Martin Carlin  

From The Art and Popular Culture Encyclopedia

Jump to: navigation, search

Related e

Wikipedia
Wiktionary
Shop


Featured:

Kunstformen der Natur (1904) by Ernst Haeckel
Enlarge
Kunstformen der Natur (1904) by Ernst Haeckel

Martin Carlin (ca 1730 – 1785) was a Parisian ébéniste, born at Freiburg, who was received master at Paris in 1766.

Carlin worked at first in the shop of Jean-François Oeben, whose sister he married. He set up independently in the Faubourg Saint-Antoine, an unfashionable quarter of Paris, where few of his wealthy clientele would have penetrated. Carlin sold his works exclusively to marchands-merciers such as Simon-Philippe Poirier and his partner Dominique Daguerre, who acted as decorator-designers. It was only through these entrepreneurs that Carlin could acquire the Sèvres porcelain plaques that decorate many of his pieces. His earliest such pieces are datable by the marks on their porcelain to 1766; they followed designs supplied by the dealer Poirier. Although Martin Carlin made some larger pieces— secrétaires à abattant (drop-front secretary desks), tables, and commodes— he is best known for refined small furnishings in neoclassical taste, some of them veneered with cut up panels of Chinese lacquer, which he would also have received from the hands of the marchands-merciers.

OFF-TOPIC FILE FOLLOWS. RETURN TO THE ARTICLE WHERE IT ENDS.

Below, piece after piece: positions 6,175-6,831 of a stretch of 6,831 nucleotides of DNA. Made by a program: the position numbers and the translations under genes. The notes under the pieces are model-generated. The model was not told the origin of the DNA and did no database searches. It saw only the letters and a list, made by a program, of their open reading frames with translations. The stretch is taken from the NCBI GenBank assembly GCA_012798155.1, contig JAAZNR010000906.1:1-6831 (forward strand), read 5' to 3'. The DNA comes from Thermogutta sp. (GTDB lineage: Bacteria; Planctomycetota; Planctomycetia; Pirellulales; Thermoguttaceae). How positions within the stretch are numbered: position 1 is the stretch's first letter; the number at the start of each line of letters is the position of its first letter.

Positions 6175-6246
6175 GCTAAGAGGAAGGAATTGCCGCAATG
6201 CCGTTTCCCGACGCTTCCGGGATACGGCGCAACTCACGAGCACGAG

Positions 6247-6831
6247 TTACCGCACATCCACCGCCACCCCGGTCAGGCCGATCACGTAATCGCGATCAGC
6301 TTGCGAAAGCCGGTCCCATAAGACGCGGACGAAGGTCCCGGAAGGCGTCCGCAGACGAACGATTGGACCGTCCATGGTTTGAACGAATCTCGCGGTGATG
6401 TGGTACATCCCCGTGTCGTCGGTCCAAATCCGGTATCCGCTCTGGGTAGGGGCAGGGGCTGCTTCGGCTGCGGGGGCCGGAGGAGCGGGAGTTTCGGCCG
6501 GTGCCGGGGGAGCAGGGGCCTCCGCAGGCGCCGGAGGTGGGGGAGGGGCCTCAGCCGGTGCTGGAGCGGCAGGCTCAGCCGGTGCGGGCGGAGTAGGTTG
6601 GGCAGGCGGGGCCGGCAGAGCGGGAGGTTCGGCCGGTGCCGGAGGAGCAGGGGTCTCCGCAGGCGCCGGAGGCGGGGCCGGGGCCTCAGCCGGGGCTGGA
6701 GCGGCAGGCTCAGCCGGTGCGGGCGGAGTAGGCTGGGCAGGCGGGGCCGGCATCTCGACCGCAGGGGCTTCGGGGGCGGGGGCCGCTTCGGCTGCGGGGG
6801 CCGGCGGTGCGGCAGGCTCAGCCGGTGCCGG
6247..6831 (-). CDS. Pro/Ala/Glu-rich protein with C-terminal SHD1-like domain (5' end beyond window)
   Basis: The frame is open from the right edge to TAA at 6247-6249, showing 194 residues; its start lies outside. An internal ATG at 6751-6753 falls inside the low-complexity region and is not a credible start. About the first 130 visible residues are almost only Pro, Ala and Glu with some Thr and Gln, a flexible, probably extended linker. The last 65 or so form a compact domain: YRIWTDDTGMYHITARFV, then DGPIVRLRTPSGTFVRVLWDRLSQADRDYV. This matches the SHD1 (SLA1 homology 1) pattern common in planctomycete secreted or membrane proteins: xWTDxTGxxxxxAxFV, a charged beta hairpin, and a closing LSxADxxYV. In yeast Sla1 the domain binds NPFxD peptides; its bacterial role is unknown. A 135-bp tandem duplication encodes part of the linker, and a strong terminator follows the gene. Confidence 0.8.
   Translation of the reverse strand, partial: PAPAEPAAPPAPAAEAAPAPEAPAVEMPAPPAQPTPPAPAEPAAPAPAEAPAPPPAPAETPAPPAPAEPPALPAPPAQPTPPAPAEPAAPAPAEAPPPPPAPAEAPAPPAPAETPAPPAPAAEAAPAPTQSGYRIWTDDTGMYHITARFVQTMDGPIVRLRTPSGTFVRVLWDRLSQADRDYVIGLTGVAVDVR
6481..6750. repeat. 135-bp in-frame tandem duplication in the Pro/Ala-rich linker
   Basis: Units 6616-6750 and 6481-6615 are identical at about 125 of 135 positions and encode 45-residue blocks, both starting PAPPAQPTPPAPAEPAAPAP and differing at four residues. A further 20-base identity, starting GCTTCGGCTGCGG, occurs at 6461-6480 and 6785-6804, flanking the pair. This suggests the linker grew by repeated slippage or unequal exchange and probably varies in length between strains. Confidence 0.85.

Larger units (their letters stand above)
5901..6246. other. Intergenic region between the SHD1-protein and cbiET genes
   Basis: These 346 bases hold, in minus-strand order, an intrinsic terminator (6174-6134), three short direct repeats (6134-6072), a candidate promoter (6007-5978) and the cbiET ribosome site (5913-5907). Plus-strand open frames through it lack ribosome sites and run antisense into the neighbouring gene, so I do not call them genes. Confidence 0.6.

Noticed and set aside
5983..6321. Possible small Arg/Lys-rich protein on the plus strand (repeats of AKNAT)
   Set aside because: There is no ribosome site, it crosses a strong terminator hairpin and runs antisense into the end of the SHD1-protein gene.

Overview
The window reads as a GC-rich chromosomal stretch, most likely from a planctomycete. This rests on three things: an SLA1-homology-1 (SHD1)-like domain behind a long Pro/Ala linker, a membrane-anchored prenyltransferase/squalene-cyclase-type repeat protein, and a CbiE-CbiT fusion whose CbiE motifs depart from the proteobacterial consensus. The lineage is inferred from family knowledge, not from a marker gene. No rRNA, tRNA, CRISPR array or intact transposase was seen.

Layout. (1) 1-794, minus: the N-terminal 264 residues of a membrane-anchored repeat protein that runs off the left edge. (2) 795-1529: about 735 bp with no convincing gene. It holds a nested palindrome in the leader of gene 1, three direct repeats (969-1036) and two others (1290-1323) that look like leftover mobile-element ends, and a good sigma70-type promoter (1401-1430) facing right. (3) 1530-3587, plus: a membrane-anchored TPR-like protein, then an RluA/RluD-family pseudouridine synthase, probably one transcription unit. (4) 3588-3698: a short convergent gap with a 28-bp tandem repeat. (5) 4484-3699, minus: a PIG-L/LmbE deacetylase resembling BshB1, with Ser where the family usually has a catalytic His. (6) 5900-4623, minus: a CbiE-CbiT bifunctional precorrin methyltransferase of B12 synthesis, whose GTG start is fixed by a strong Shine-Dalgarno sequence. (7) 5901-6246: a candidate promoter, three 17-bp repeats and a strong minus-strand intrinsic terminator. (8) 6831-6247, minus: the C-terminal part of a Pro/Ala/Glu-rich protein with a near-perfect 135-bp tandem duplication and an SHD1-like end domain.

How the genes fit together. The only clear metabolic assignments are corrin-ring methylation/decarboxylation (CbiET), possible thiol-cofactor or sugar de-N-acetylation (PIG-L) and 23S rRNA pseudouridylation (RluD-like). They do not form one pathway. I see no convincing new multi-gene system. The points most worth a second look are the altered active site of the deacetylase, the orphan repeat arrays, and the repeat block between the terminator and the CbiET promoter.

Unless indicated otherwise, the text in this article is either based on Wikipedia article "Martin Carlin" or another language Wikipedia page thereof used under the terms of the GNU Free Documentation License; or on original research by Jahsonic and friends. See Art and Popular Culture's copyright notice.

Personal tools